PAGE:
I went to the '2014 Snowflake Exhibition and Sale' organised by the Sado Soyukai, which is being held from 8 to 9 March.
Since the beginning of March, snowflake exhibitions have been held all over Sado City. This time, I visited a snowflake exhibition in the Kanai area. The exhibition was held in the Komatsu Sado Showroom in Izumi, Sado City. It was an easy place to find, opposite the Hiraisei Home Centre on the national highway, and there were several flags saying 'Snow Crackers Exhibition' along the road, so I didn't get lost.
There were perfect parking spaces. When you open the door, there is a space to take off your shoes, change into slippers and go inside.
In one small, compact room, a table is placed against the wall and in the centre of the room, on which small bowls of snowdrops shine with colourful hues.
The room was filled with the faint sweet fragrance of snowdrops. The small pots did not have the names of the flowers attached to them, so I did not know the details, but I was told that they are generally safe to be lumped together as 'snowdrops'. As it was an exhibition and sale, there were price tags attached. The cheapest was about 500 yen and the most expensive was 4,000 yen.
I did a bit of research on the internet, although my knowledge was too limited. It seems that Sado is famous throughout the country as a place of production of snowdrops.
"Snowdrops" is the horticultural name for the genus of the buttercup family, Myssaceae, in Japan, where Myssaceae, Sphaerotrichum vulgare, Sphaerotrichum oomyssare and Kesuhamasou grow wild, and from late March to mid-April the flowering season begins and many colourful and beautiful snowdrops can be seen. The most notable of these, the 'Oomisumisou', grows naturally on the Sea of Japan coast, mainly in Niigata Prefecture. (Reference: National Echigo Hillside Park website ).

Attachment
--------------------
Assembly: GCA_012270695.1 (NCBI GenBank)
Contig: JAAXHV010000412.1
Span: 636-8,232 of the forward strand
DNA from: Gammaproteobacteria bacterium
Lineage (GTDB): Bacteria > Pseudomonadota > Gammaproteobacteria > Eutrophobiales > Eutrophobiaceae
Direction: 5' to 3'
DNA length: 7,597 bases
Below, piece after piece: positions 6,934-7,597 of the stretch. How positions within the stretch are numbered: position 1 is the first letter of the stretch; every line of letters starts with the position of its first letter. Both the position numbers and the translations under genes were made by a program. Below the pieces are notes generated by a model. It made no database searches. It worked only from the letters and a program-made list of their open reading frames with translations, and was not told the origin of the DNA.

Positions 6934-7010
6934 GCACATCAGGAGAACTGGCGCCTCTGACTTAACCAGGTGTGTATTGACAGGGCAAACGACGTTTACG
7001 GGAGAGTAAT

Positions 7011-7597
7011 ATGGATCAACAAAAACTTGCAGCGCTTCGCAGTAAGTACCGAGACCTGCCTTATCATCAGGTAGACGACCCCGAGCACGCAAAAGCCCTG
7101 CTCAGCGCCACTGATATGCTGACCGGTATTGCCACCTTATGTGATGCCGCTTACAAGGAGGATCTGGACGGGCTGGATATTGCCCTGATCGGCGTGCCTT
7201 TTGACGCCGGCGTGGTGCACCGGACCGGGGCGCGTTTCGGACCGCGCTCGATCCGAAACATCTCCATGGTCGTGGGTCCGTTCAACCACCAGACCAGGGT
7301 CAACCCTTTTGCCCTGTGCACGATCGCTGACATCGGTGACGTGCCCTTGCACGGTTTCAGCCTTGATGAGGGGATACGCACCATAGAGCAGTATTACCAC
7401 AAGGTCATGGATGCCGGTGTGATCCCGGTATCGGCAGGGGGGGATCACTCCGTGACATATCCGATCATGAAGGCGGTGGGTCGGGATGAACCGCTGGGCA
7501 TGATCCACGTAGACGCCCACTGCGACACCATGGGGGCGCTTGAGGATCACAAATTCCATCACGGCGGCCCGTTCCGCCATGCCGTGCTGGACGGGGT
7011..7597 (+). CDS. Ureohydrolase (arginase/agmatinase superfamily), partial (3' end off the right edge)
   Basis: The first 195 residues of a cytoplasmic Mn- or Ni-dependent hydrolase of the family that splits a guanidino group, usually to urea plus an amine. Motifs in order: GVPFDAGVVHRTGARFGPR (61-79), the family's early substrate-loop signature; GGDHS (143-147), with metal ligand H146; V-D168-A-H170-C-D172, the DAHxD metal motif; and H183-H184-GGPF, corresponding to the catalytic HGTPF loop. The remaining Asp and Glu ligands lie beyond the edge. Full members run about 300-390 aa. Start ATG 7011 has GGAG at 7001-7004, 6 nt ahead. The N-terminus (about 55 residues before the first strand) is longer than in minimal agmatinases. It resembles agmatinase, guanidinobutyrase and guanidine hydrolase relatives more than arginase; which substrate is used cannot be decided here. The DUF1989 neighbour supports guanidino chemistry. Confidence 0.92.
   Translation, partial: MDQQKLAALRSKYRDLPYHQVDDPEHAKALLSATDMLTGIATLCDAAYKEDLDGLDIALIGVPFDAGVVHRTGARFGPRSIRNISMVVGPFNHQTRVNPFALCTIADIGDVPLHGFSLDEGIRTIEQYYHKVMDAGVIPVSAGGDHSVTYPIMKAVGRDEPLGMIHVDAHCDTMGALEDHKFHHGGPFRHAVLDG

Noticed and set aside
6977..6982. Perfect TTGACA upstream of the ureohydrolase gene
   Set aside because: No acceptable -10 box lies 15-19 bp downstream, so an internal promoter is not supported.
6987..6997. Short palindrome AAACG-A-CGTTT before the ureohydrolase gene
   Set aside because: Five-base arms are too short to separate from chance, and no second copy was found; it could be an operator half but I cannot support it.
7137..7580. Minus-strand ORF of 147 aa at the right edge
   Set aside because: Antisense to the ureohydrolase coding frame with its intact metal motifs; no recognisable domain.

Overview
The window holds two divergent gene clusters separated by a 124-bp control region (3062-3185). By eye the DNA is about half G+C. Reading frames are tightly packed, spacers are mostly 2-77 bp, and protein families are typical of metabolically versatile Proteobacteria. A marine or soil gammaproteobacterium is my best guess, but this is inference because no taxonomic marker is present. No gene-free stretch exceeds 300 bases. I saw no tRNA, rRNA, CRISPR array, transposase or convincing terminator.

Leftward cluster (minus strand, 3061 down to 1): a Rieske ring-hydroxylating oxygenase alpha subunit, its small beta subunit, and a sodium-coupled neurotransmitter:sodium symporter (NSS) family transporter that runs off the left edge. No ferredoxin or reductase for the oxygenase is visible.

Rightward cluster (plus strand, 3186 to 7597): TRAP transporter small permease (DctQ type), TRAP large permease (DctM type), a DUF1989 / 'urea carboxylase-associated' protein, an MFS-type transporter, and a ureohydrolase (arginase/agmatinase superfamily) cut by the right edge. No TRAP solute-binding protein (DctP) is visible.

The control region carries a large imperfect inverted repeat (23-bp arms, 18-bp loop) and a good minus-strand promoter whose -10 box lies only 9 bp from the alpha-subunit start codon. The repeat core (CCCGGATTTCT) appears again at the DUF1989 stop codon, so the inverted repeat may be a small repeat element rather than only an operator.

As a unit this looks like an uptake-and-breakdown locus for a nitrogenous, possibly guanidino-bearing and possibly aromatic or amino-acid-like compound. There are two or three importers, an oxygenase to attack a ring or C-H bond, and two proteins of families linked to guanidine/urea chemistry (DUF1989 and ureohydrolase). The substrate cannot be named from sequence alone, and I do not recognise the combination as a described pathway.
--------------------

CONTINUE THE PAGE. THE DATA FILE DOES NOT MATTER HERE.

Sado Island is particularly famous throughout the country as a production area for this species, and snowdrop exhibitions and sales are usually held in March in various parts of the island. (Reference: http: //sadokoi.com/yukiwarisou/)
Incidentally, in the quoted text above, where it says 'Ohmisumisou', it was 'Ohmisumisou' in the original quoted text. Probably a typo.
Further internet search. Looked up 'mississippiensis'.
- Also called triangular grass.
- Scientific name: Hepatica nobilis (does Hepatica mean liver?).
- Perennial herbs of the buttercup family, Misumisaceae.
- Evergreen (!) even under snow. It is also known as snowdrops because it is evergreen even under snow.
- Native to the temperate zones of the Northern Hemisphere, in Japan it grows abundantly in mountainous areas west of central Honshu.
- In medieval Europe, it was used to treat liver ailments because the shape of the leaves reminded people of the liver.
- It is now sometimes used to treat acne, bronchitis and gout.
(cited from http://ja.wikipedia.org/wiki/ミスミソウ)
I can't believe they use it to treat liver disease because the shape of the leaves reminds me of the liver... Still, it's amazing that it can keep its green leaves without withering under snow. I am curious about the composition of the leaves, which are also used for medicinal purposes.
Now let me introduce you to some of my own favourite snowdrops.
Stamens shoot outwards from the inside like fireworks.
The pale purple colour is filled with a calm atmosphere.
The unrealistically intense purple is pleasing to the eye.
Why not visit them once?